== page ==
In 1964, struggling session guitarist and spoon player Leonard Nimoy was tapped by the Beatles to sit in for flu-ridden George Harrison on their famous Ed Sullivan Show debut. Nimoy had impressed Beatle manager Brian Epstein with his Harrison-like eyebrows, face, build and bangs. However, during dress rehearsal, Nimoy's "performance" was so horrible, stagehands refused to work without ear plugs and headphones, and Ed himself made a now-famous fingers-pinching-nose gesture to Epstein. Brian relayed the news to the Fab Four, direct from Ed, that "Leonardo el-stinko."
After a group huddle, Nimoy was canned and George was forced to play, despite a 103 degree fever, pasty face and pimples. Of course, the rest is history. The Beatles were a big hit and went on to fame and fortune. Nimoy took up acting, eventually landing a small role on an NBC science fiction show playing a logical alien... with a Beatle haircut.
The story might have ended there, but Nimoy could not get the Beatles out of his Vulcan mind. He soon formed his own quartet, using his Star Trek co-stars, and although their music was branded as "boldly going where no band has gone before - the sewer" and "hilariously inept" by critics, the popularity of their TV show led Capitol to sign the band, and issue their infamous debut, "Meet The Trekles."
Capitol was sure The Trekles were the next Monkees. After all, each had a hit NBC show to promote them. Yet despite Capitol's backing of the album, with its subtle design cues that this group was equal to the Beatles, the public never got caught up in Treklemania. Their first single, "Hey Hey We're the Trekles and We're Comin' to Your Sun," earned nothing but laughs, jeers and lawsuits.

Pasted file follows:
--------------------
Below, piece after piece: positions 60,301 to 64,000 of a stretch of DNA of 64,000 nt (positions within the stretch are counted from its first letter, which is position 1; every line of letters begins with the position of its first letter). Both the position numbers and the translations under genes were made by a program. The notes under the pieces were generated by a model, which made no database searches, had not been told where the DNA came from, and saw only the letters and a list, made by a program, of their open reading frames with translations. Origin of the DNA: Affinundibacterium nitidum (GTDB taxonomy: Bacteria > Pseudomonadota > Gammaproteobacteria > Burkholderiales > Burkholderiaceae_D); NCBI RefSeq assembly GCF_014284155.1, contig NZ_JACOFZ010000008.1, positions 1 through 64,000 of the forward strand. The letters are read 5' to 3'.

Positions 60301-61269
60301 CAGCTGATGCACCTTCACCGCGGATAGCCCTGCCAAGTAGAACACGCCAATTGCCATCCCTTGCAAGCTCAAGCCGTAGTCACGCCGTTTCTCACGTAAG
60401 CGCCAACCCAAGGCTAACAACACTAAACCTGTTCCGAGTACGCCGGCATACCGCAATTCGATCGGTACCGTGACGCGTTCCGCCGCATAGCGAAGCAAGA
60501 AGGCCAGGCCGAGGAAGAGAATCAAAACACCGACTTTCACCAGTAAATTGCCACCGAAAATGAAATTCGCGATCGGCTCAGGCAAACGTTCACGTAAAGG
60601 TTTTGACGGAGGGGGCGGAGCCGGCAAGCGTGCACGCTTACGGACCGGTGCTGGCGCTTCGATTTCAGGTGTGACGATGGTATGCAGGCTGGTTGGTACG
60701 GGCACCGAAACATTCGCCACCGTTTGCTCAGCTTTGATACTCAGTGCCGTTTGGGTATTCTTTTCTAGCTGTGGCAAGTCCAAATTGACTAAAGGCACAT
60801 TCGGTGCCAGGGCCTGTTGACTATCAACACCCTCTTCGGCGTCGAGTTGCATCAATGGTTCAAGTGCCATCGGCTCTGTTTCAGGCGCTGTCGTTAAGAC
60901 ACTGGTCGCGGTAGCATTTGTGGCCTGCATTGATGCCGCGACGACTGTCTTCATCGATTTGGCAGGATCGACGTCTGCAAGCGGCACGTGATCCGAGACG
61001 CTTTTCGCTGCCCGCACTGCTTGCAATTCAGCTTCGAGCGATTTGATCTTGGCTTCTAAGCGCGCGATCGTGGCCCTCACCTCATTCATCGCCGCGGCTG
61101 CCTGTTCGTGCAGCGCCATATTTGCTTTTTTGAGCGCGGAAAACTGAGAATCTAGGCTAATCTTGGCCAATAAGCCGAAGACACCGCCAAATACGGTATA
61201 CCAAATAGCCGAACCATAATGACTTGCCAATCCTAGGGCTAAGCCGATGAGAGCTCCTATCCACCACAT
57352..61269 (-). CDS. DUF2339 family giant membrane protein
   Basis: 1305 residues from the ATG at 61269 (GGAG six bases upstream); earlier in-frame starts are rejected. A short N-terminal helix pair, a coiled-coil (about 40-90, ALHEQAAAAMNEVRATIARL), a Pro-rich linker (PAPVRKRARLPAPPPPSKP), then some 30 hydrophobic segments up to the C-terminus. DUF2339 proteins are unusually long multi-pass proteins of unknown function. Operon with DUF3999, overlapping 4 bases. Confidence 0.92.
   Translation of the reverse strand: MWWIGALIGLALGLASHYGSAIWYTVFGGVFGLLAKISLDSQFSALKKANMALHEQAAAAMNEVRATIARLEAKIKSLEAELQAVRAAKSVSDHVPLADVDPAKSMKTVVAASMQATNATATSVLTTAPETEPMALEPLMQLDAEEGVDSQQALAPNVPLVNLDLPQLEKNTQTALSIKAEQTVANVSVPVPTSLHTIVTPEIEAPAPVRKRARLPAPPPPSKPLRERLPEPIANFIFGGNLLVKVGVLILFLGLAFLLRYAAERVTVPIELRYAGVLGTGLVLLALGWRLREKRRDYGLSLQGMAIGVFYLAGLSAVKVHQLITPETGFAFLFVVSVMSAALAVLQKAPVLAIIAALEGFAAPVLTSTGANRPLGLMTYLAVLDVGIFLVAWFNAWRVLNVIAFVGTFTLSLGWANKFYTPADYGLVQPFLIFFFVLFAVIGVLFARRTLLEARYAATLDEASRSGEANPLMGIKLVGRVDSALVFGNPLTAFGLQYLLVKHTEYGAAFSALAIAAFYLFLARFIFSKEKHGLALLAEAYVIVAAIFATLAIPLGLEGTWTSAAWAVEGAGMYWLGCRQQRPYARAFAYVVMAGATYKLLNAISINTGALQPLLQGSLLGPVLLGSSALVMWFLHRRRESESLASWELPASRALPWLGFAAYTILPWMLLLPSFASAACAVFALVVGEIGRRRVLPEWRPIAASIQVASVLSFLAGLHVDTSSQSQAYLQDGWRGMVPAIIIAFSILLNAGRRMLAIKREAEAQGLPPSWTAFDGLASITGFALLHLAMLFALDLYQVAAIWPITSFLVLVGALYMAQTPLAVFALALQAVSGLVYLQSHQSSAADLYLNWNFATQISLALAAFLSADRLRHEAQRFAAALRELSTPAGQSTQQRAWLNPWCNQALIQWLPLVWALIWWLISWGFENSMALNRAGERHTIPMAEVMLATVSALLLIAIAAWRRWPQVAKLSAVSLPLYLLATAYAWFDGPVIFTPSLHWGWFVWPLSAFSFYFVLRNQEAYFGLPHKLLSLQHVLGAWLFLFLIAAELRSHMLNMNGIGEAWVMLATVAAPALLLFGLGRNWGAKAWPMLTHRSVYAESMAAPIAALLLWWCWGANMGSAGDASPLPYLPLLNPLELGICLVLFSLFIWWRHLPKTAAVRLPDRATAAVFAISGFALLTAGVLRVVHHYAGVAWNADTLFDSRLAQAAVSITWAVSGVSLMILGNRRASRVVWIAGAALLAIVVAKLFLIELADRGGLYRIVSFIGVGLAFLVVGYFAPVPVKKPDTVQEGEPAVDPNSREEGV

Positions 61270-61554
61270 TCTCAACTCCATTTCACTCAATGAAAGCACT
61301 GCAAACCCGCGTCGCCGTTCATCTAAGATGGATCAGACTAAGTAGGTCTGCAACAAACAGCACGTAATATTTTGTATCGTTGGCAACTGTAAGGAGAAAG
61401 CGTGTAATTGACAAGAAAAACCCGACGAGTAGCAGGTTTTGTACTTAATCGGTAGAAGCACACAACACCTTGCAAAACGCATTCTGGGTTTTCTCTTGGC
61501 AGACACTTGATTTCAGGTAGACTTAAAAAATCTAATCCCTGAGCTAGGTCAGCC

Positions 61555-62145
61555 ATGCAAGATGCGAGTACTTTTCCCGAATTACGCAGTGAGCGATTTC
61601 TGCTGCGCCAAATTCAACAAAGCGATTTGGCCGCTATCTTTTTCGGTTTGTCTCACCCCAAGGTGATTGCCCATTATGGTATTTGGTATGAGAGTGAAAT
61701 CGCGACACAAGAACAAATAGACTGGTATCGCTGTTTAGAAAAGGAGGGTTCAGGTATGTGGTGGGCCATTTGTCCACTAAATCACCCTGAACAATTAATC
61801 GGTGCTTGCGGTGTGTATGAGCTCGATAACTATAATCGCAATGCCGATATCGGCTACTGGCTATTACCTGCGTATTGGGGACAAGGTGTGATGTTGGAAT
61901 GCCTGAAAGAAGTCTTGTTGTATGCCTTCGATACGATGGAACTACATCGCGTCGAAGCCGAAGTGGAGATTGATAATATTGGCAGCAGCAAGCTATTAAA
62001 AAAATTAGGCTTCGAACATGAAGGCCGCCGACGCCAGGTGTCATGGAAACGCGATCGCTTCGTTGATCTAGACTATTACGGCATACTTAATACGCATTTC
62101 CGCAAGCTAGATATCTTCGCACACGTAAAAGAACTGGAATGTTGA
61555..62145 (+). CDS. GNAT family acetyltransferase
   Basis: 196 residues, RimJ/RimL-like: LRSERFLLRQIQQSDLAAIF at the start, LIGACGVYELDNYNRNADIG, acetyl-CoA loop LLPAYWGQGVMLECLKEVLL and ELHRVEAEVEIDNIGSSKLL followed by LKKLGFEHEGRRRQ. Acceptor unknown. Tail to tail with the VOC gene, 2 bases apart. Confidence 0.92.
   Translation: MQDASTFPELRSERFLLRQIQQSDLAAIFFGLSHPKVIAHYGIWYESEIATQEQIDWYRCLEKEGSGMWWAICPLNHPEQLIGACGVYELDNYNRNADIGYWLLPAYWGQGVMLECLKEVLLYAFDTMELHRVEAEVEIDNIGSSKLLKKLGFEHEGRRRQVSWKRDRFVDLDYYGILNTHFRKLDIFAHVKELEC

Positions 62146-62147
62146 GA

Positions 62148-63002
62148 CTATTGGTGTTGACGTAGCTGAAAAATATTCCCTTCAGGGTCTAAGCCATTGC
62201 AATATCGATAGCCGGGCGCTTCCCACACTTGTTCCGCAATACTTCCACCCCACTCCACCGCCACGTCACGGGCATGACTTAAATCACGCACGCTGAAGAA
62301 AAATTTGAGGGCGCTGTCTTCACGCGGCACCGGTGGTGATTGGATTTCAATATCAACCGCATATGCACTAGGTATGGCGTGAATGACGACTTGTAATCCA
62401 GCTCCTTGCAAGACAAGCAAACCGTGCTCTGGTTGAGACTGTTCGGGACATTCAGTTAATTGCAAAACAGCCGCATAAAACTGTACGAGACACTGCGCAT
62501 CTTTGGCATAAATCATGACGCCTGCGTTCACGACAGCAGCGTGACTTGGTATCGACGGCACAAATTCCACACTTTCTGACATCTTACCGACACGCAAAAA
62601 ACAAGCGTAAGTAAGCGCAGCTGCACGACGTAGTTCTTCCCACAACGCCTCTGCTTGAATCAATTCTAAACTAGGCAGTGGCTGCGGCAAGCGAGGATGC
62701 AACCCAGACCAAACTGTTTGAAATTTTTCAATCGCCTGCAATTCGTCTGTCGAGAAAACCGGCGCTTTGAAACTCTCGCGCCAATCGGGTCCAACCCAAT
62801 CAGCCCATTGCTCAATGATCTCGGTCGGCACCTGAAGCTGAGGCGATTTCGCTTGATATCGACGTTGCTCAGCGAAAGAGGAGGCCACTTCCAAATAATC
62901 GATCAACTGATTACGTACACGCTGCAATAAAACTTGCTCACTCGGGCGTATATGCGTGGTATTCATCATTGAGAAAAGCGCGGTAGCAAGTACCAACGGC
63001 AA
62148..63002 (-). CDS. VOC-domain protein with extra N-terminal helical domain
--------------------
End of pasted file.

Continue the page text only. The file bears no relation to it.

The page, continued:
Yet Nimoy was not deterred. He decided to scrap "the crappy part" of the Trekles, Scotty and Bones, and along with pal William "Kirk" Shatner, released one followup after another. "Trekarthur Park," "The Trektember of my Years," "Winchester Trekthedral" and "Trektoe Through the Tulips" were all major duds, and Capitol was fast losing patience. Even the Paul Simon penned "Mrs. Trekinson" went nowhere, at warp speed.
Then, Nimoy and Shatner had an epiphany. People loved them, not their musical "ability." They would make an album featuring their voices only, without attempting any guitar strumming, piano tinkling or spoons. It worked. The resultant album, "Spaced Out," finally gave the Trektastic Twosome the smash hit Leonard always dreamed of. Making it even sweeter was that "Spaced Out" knocked the Beatles' "We Hate Spock" out of the Number One spot on the charts. Nimoy was, at last, redeemed, all those years after being bumped out of the Beatles. The record went on to win the Grammy for Best Part-Spoken-Word-Part-Vocal Performance By A Jewish Duo or Comedy Act.
Rumor has it that Nimoy's long delayed spoons-and-slide-guitar pet project, "Trek Sounds," will finally be released from the (tightly sealed) Capitol vaults. One can only hope. But for now, here's to Leonard Nimoy, who despite of (or perhaps because of) the Beatle boot, lived long and prospered.